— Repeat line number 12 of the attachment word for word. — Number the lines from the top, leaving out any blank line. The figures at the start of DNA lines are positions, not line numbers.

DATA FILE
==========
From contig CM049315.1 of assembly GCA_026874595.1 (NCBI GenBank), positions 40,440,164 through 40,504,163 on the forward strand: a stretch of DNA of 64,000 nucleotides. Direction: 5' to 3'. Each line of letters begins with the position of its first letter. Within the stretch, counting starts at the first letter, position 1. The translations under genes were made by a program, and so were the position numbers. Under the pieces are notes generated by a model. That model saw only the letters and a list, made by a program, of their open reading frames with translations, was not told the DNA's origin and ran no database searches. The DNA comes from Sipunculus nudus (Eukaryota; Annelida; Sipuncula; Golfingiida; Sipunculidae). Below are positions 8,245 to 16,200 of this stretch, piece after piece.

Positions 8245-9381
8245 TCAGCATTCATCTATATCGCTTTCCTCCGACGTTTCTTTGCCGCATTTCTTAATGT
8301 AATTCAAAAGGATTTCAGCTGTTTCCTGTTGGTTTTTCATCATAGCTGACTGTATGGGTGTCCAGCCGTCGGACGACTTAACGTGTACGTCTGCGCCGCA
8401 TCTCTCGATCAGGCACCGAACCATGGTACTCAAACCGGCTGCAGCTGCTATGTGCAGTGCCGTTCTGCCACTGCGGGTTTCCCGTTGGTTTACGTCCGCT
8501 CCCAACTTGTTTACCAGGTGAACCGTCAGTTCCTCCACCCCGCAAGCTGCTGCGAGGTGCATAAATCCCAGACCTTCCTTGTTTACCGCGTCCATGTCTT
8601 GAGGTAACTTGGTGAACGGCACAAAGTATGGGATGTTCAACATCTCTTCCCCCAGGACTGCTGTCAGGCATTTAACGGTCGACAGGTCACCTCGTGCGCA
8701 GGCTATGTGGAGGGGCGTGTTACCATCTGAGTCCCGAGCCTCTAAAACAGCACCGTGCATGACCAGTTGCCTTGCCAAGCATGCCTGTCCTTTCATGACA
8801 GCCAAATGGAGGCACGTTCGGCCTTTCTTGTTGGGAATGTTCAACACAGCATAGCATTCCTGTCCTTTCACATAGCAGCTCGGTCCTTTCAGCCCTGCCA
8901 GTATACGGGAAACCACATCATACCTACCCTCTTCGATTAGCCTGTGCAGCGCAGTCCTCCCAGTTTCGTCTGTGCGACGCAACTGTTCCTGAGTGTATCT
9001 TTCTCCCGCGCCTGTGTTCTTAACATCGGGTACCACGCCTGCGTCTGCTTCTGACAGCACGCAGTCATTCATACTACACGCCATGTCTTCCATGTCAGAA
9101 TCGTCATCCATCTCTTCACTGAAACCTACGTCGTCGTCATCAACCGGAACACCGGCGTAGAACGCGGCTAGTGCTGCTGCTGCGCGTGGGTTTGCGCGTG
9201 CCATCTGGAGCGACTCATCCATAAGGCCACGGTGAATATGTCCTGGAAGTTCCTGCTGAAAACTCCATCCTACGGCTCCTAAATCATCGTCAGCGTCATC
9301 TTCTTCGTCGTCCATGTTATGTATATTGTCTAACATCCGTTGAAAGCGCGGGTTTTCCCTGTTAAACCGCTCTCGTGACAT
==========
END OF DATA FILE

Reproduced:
9101 TCGTCATCCATCTCTTCACTGAAACCTACGTCGTCGTCATCAACCGGAACACCGGCGTAGAACGCGGCTAGTGCTGCTGCTGCGCGTGGGTTTGCGCGTG